Joyride

Sunday, November 23, 2008

I finally got myself a road bike. I have been wanting one since my last mini-triathlon in Alabang, where the rest of humanity whizzed by me while I eat their dust on my mountain bike. Over post-race breakfast, one old-timer told me that from his experience, time difference between riding those two bike types can be as big as 15 minutes for a 30km sprint leg. I am already a slow biker; I do not need to further lag behind.

So after months of window-shopping in R.O.X, Bike King, Bike Town, MT Pro Bikes and almost all the shops in Cartimar/Leveriza, I finally got my first roadie. Nothing fancy, but good enough for a newbie like me. I wanted it to be my reward for doing the New Balance 25K. Weeks before the race, I already placed an order for a specific model in R.O.X.. Shipment arrival seemed to take an eternity so Friday before going to Clark, I found myself going back to Cartimar/Leveriza. Lo and behold, I found a model very similar to the one I ordered, so I had it assembled in a jiffy to my specifications and liking. Friday night I found myself skipping the Nike Running Orientation to test-ride my new toy.

My God, the first time was painful. The high seat- low handlebar combination was totally alien to me. And what's with those special pedals? I know they are supposed to hold the bike cleats eventually, but what does a greenhorn do with them in the meantime. To make matters worst, the bike was so sensitive (the experienced ones will probably say responsive) that my whole body tensed up just so I can have a firm grasp of the bike. Even making a simple turn was excruciating as I tried to find dynamic balance. Haaay, I was relearning how to bike in my 30s. Fifteen or twenty minutes into it I gave up. I shall live to fight another day. Hours later I would feel aches on my body.

The roadie is still my 25km gift so I brought it with me to Clark, hoping I can savor it after the race. Except for a 2-minute up-down ride along the villa street after the I unloaded the bike from my vehicle, I pretty much avoided the gift. Scared of running with an aching torso, I contented myself admiring my new toy as it leans on the wall prior to the race. My hope of riding my bike in Clark dimmed further when my heels hurt after the race. Even after a massage my body still has dull aches. What a waste! Clark is so perfect for riding, and here I was good as invalid.

As our party set out to go back to Manila, my new-found friend Karen shouted from her car - "Just try riding it." Like a robot I followed her advice. Gingerly I rode it, fidgetted slightly with the pedal and the handlebar, and then I found myself cruising the streets around the villa. Surprisingly, my body aches disappeared, and slowly I discovered the secret of riding it. I cruised along nearby streets and came back within 30 minutes. I had logged on enough kilometers of happiness to take home with me. For now.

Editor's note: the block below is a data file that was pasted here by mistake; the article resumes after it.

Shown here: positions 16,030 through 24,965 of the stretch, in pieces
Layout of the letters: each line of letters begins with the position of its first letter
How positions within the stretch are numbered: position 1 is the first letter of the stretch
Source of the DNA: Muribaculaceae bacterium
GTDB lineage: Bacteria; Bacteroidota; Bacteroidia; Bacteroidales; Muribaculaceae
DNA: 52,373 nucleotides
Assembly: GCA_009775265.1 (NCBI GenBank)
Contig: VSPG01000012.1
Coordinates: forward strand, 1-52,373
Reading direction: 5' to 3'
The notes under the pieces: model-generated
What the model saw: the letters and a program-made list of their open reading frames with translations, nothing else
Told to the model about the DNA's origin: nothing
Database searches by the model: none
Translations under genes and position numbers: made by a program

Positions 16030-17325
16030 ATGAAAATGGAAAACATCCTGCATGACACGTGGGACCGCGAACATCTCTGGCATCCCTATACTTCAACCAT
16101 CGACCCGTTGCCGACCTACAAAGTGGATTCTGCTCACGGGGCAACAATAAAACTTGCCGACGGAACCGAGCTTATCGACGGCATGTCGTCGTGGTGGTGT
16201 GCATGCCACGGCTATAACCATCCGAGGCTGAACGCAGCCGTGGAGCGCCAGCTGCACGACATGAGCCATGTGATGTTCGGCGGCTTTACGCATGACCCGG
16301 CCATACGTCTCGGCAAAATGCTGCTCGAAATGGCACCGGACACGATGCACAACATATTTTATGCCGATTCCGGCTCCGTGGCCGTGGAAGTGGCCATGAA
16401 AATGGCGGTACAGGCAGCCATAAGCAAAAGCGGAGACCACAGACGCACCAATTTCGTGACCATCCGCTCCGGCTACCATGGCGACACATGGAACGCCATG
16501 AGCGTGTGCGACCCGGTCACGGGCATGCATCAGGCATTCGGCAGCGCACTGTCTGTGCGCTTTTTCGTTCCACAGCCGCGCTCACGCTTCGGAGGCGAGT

Saturday (Nov 22) was my next bike ride. I went to my favorite village to try it. I came in late afternoon, with hopefully at least an hour of biking left before the sun hides away for the night. I was not even 20 meters away when the first raindrops fell. Darn, my plans are being sabotaged again! My new bike was just a week-old but it already faced the prospect of rusting/corrosion from rain. The credit card billing cycle was not even completed!...Hmmmph, what the heck. To hell with the rain. So what if my bike gets wet? I can always dry it. I am the master of the bike, not it's slave. My bike wouldn't be some expensive Chinaware wasting away in a cabinet.

And so I biked with youthful abandon. I took the side streets to quietly explore the powers of my new machine. She didn't disappoint. She rode like a dream. I would smoothly race through the downhills and attack the inclines with fervor. The rustling leaves, wet asphalt roads, headwinds and raindrops threatening to blur my vision just added to the thrill. Why, I should I have brought goggles!

As a smart-aleck kid I would often wonder why my grown-up neighbors have that tall, thin bike they called racer. They should be old enough to know that they could see better if they were not crouched down on low, curved handlebars. And what's with those thin tires? Won't they easily get flat tire from that? As I crouched down to grab the handlebars, I looked at the thin tire in front. I chuckled inside and sped away in my racer.



2 comments:

The foreign runner November 23, 2008 at 5:55 PM  

Just keep on biking, I promise it gets better...

Rico Villanueva November 25, 2008 at 12:18 AM  

Thanks, Philip. I believe you, just as I believe you will eventually place in your age-group in triathlon. Halimaw is in your genes!

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